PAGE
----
A blog by Phuong Dzung, Thao Phan
– In your opinion, what foods should be kept in the refrigerator door?
– What needs to be “separated” during cooking preparation?
Who knows? raise your hand! Whoever answers correctly will get a gift!
The whole schoolyard burst into joy. The arms were raised: me, me. I know the answer!
The bustling scene just took place during the flag-raising session the Monday morning this week, at Van Duc Secondary School, Gia Lam, Hanoi.
On September 18, 2023, more than 600 pupils and teachers joined Dr. Phan Thi Phuong Thao, Project Manager of Safe Food for Growth (SAFEGRO) to interact, discuss and answer fun quizzes about food safety.
Dr. Thao introduced the pupils to the basic principles of food safety. She cited activities relevant to pupils, such as washing hands, storing items in the refrigerator, and identifying signs of properly cooked meat and fish. The information was presented not in a rigid lecture format, but rather explained using simple language. This was combined with easy-to-remember phrases written on maple leaf-shaped handouts (maple leaf is the symbol of Canada), and interactive quiz questions with rewards.
Previously, the teachers had sent the pupils reference documents on food safety (brief lectures, information in the form of stories, videos…) provided by SAFEGRO. The pupils had time to study and learn about the topic. Many pupils answered the questions correctly. Some pupils hadn’t had time to read or watch the animated video about bacteria (video link). When they heard their friends repeat the short and easy-to-remember principles, they also memorized them.
“Because the refrigerator door has an unstable temperature and is easily contaminated with microorganisms from the outside (when opening and closing the refrigerator), we should only store eggs and other foods in sealed bottles” – Phuong, pupil Class 8b answered confidently. The whole schoolyard echoed with applause.
To ensure that pupils have time to remember, think through, and completely change their habits and practices about food safety, after 10 days, the school also organized a competition to learn about food hygiene and safety. There are separate designs for different grade levels: Grades 6 and 7 compete in painting, Grade 8 compete in skits, Grade 9 compete in ringing the golden bell.
In collaboration with the SAFEGRO Project, the school management board identified the most impactful pictures and engaging skits. The chosen items were exhibited and disseminated to parents via parent-teacher groups.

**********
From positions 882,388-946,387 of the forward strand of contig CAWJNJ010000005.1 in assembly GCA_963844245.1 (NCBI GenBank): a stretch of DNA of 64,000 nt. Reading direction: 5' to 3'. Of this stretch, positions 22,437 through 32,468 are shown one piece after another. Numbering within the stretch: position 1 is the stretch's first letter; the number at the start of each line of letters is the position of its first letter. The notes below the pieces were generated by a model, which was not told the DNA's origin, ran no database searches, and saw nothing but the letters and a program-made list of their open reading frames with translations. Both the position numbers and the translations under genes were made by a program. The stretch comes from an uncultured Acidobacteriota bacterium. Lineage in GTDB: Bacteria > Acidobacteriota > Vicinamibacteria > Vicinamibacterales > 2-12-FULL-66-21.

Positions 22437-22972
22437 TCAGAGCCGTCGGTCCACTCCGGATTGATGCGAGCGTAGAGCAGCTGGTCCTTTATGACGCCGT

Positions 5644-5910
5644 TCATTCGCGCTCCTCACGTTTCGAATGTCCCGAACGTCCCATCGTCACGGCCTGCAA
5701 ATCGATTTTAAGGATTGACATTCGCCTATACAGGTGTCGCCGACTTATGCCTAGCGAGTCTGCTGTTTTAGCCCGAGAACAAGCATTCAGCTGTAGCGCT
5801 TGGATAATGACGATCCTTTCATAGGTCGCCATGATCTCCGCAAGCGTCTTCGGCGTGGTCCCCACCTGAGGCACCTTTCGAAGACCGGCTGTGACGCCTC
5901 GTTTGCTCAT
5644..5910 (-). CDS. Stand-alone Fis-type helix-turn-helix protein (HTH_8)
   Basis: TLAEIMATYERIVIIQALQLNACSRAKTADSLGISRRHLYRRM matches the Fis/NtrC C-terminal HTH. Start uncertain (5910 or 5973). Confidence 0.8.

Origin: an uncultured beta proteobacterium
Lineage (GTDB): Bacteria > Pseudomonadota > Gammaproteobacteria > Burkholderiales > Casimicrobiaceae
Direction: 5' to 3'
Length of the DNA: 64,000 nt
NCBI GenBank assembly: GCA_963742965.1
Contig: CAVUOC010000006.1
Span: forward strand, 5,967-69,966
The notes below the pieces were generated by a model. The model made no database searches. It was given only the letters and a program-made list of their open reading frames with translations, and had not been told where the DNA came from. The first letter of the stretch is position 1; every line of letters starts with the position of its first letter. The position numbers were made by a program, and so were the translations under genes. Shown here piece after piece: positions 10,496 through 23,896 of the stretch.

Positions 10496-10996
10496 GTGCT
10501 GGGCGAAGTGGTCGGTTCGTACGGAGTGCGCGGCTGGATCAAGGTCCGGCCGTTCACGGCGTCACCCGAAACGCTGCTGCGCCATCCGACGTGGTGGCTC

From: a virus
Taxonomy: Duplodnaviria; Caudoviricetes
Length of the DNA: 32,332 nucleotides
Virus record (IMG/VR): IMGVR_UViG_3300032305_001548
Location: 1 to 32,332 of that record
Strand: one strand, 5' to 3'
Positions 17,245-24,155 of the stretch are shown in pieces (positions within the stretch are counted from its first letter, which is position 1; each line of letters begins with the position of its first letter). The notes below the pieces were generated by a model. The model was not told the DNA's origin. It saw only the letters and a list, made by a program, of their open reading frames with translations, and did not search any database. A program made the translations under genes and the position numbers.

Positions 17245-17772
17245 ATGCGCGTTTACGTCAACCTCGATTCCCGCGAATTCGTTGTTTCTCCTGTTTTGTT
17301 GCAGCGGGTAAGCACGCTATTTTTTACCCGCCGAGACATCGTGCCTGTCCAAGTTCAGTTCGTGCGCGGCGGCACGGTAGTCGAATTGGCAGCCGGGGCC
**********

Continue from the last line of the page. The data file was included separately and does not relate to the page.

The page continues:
“We greatly appreciate the cooperation of the SAFEGRO project. I hope that pupils will always remember and practice these principles,” said Mr. Dang Minh Huy, principal of Van Duc Secondary School.
The SAFEGRO project respectfully presented the school with a poster stating five food safety principles, as recommended by the World Health Organization: Keep clean; Separate raw and cooked foods; Cook thoroughly; Keep food at safe temperatures; and Use safe water and raw materials. The poster will be positioned in the hallway, a location often visited by pupils, to ensure the message is seen multiple times and improve memory retention.
This food safety education series is a part of the gender responsive food safety community model being supported by SAFEGRO in Van Duc commune.
In total, nearly 2,000 children, teachers, and parents in all schools in Van Duc commune, the Van Duc kindergarten, Van Duc primary and Van Duc secondary schools, have taken part in Safegro’s activities in Van Duc, and their goods will spread the message even further.
Through it, SAFEGRO hopes that all pupils and teachers will become pioneers by raising their own awareness and advocating for food safety within their families and communities. By doing so, they contribute to a healthy and sustainable community.
The SAFEGRO project receives financial support from the Global Affairs Canada. It is executed in collaboration with Alinea International, the University of Guelph, and three Vietnamese ministries: the Ministry of Agriculture and Rural Development, the Ministry of Health, and the Ministry of Industry and Trade.